Turning a New Leaf

Here I am, curled up in the corner alone, having entered the new year. When I looked around me in church after praying and dancing in worship, people were hugging each other, shouting “congratulations!”. There seemed to be a collective persuasion that 2019 was going to be a good year.

The weeks leading into this year were filled with inspirational dissatisfaction. I do not remember what prayer I prayed for Him to do as He has done.

November 5.

That was the day I deleted my social media accounts. Facebook, Instagram, Twitter. Gone. He, very likely, reached into my heart and rewired something.

I became disillusioned, out of the blue, with social media. I had grown tired of the brand of activism that did not translate to tangible change. I was tired of people maintaining one persona online and another in real life.

I was tired of how politics of a certain kind was finding its way into sports, entertainment, business, and education. I was tired of the fact that at a time when the talk of tolerance was loudest, there was unbelievable hostility to opposing views that resembled traditional ideas.

I was tired of scrolling endlessly. Newsfeeds were bottomless, and the refresh button aggravated the problem. I was tired of commenting and connecting with strangers while neglecting my own people by whom I was surrounded.

I was tired of thinking that because I saw a witty caption and a crisp photo, I knew how my friends were doing. I was tired of wasting my time by my own hand. I was tired of the faux outrage and outrage on-demand I found on those platforms.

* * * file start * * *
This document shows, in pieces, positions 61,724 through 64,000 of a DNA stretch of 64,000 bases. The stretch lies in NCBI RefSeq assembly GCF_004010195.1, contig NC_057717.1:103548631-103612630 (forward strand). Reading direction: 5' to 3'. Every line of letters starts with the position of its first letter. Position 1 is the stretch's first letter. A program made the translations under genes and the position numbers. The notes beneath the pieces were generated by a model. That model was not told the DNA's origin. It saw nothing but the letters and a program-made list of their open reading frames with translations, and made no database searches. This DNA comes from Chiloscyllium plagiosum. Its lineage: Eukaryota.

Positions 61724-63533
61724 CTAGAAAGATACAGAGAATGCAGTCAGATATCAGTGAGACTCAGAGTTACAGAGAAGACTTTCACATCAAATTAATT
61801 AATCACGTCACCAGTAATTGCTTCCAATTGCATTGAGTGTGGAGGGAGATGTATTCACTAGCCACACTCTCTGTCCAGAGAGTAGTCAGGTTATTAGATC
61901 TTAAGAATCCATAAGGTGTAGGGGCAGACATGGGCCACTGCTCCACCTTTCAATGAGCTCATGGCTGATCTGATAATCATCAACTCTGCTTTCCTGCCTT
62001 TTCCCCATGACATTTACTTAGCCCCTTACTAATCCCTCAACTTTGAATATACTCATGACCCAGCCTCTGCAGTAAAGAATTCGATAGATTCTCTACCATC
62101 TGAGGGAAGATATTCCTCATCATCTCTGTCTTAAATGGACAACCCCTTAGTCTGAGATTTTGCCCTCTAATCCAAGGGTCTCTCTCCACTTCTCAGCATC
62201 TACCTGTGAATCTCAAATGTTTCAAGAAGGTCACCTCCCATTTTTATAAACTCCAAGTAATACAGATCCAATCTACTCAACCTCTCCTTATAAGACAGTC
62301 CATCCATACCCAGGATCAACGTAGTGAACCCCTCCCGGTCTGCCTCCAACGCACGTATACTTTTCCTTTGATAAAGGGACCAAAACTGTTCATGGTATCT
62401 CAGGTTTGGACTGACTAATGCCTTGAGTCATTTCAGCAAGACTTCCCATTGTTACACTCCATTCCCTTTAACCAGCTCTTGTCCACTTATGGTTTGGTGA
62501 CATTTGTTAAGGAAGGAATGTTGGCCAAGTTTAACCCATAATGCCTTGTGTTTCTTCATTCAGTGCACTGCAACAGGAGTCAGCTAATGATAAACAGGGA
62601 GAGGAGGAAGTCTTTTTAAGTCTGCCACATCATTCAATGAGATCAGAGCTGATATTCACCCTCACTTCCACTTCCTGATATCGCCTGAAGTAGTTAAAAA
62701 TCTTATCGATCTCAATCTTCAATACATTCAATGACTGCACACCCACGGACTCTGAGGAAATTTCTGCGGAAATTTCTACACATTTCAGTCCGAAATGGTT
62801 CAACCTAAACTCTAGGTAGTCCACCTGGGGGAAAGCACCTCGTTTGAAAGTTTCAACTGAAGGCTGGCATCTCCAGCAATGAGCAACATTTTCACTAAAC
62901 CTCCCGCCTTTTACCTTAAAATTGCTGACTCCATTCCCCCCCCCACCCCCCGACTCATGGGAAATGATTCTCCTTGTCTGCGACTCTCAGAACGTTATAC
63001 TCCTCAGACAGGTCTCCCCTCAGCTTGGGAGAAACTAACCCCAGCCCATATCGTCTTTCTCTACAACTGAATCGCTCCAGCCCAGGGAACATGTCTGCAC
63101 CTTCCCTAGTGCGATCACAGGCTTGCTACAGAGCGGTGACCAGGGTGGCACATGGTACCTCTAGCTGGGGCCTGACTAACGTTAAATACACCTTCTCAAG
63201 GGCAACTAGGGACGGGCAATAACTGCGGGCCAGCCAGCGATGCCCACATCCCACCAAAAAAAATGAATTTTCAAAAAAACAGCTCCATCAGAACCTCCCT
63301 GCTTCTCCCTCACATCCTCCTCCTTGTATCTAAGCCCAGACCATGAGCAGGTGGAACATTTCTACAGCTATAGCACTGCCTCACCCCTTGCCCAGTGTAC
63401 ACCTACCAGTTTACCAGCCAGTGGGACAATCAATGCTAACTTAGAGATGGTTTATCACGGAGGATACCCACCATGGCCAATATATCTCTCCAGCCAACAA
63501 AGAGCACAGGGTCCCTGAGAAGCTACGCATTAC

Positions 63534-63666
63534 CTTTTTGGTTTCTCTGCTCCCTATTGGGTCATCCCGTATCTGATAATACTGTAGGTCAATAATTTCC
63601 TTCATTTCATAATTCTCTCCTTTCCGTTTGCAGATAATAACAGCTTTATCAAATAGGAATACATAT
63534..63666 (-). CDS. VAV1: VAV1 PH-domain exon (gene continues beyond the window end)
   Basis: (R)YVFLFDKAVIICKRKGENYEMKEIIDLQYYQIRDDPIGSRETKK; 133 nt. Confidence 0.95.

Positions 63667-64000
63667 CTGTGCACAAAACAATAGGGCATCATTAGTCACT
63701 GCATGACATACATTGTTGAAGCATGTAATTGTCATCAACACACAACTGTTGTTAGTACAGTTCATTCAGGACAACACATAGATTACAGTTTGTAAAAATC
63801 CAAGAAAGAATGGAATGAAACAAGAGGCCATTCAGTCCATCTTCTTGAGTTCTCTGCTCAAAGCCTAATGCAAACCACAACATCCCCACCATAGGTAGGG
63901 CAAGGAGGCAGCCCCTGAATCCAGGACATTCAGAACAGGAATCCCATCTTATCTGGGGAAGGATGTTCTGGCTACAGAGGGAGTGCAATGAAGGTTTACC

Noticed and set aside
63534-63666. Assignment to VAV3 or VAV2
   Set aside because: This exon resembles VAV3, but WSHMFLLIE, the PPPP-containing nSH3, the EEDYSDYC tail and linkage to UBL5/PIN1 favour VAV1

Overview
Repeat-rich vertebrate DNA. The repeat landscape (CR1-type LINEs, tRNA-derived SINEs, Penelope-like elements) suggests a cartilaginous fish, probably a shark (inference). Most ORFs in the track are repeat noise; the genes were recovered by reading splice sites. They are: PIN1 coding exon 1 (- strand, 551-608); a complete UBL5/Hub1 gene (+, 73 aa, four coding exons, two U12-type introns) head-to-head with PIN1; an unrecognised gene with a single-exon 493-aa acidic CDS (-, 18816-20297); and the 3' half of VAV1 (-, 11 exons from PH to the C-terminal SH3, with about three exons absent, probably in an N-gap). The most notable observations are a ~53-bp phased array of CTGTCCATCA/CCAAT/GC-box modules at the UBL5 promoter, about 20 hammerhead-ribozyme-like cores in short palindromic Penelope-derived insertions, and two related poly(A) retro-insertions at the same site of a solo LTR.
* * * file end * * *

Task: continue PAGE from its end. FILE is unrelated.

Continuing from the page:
Truthfully, I was embarrassed by the person I had become. I had now become a person who would run to social media to announce that I won an award or that I liked how the sun shone today.

I was ashamed that a criterion for who I followed or followed back was the aesthetic appeal of a photograph born out of filters. I was ashamed that my attention span was shrinking and that talking to my family on the phone involved scrolling through Instagram simultaneously.

I was ashamed of the expectation I placed on an image I edited to perfection, and of my disappointment when it did not perform well. I was tired of glamour without substance.

All of these factors culminated in the decision to delete my accounts. And my thoughts have never been more lucid.

I am able to connect more deeply and intentionally with my family, my friends, myself, and my Father. I have remembered my first loves of books and music.

The thing about a bubble is that no one realises it is a bubble until it bursts.

So, if you did not post on social media for one day or one year, who would notice and ask after you?

Cheers to the new year and to turning a new leaf.

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